A participant in the Feng Shui Manifesting Course, who over the course of the last year has become a good friend, suggested that I write a little book on tidying up, in the style of Marie Kondo’s The Life-Changing Magic of Tidying Up: The Japanese Art of Decluttering and Organizing.
My friend thought that I could, like Marie has done, intersperse tidbits of my life growing up and how I developed the Nine Steps to Feng Shui Method of Decluttering.
My immediate thought was “I don’t want to depress anyone!”
“But your story has a happy ending,” she said.
True, but I wondered, how many people would go for a book titled: “The Latina’s Method of Decluttering and Organizing?”
That, to me, was like imagining a man from Japan trying to start a dance-based fitness craze, such as Zumba Fitness®. Zumba works because its creator is Latin, and us Latin people are most famous for partying.
Japanese culture is often represented by the simplicity of the tea house or the sparse rock garden, so it makes sense to market a tidying up method as “Japanese.”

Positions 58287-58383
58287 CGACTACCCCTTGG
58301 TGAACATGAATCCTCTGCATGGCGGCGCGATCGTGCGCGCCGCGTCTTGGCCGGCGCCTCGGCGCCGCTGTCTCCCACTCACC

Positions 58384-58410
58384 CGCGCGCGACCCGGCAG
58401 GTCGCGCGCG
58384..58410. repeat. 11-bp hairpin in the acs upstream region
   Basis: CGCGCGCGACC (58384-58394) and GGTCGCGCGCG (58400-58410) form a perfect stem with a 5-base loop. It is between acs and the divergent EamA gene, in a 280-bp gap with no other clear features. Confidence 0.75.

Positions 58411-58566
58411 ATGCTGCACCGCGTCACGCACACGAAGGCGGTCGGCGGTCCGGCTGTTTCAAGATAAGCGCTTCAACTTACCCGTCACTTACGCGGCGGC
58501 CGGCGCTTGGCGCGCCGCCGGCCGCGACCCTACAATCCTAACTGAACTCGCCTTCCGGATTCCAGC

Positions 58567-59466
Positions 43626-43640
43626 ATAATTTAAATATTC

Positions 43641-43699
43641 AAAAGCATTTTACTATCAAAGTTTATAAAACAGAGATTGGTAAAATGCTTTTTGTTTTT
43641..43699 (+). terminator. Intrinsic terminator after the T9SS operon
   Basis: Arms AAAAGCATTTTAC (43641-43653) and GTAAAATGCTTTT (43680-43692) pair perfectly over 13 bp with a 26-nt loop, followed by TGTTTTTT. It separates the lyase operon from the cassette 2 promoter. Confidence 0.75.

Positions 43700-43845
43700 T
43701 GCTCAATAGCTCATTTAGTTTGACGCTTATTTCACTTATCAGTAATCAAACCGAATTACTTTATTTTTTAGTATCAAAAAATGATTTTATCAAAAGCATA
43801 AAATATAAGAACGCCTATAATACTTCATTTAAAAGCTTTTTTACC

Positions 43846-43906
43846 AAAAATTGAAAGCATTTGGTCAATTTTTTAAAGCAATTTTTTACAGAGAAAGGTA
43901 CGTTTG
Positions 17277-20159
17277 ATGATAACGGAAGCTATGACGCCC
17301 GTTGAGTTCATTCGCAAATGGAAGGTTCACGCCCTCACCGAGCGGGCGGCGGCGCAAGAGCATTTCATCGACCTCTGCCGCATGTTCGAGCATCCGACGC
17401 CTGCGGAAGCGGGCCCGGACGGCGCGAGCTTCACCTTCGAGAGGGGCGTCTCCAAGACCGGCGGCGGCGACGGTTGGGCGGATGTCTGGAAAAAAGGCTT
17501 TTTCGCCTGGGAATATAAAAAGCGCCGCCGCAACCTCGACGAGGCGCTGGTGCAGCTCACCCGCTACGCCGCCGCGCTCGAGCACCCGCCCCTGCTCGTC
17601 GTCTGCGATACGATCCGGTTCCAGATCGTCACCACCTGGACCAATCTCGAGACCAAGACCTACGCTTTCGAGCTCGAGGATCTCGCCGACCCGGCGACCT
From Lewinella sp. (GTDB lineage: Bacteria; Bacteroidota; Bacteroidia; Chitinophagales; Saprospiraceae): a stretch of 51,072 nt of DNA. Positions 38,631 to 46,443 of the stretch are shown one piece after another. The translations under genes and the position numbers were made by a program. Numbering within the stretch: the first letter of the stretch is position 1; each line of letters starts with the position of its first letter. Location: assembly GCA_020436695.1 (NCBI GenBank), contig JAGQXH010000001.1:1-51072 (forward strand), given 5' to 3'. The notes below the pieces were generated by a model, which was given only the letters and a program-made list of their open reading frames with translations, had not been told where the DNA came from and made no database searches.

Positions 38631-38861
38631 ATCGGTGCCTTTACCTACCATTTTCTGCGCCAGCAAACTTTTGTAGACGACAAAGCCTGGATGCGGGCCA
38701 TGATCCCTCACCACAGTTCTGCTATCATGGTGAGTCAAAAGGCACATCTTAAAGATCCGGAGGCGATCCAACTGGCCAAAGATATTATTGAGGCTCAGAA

When you think of Latin culture, or of a Latin woman do you immediately think of a tidy house? Or do you think of salsa dancing?
Yet Latin women are some of the most accomplished housekeepers! Does this surprise you? In Latin culture, keeping a house is still considered one of the most important skills for a little girl to learn from a very early age. Many modern households now emphasize these skills for boys too.
We also have a very strong culture of decluttering, only we call it “helping the less fortunate,” and we are very serious about it.
Decluttering is seen as one of the most basic forms of human decency. It is in fact considered almost a sin to keep things that you do not love or use, because you are actually keeping other people from enjoying them or using them.
So while I will probably never write a book on the magic of tidying up the Latin way, I do have lots of great decluttering tips and organizing systems to share with you in the upcoming class Declutter from the Heart.
As you can see, there is no excuse for clutter. Learn how to manage your clutter:
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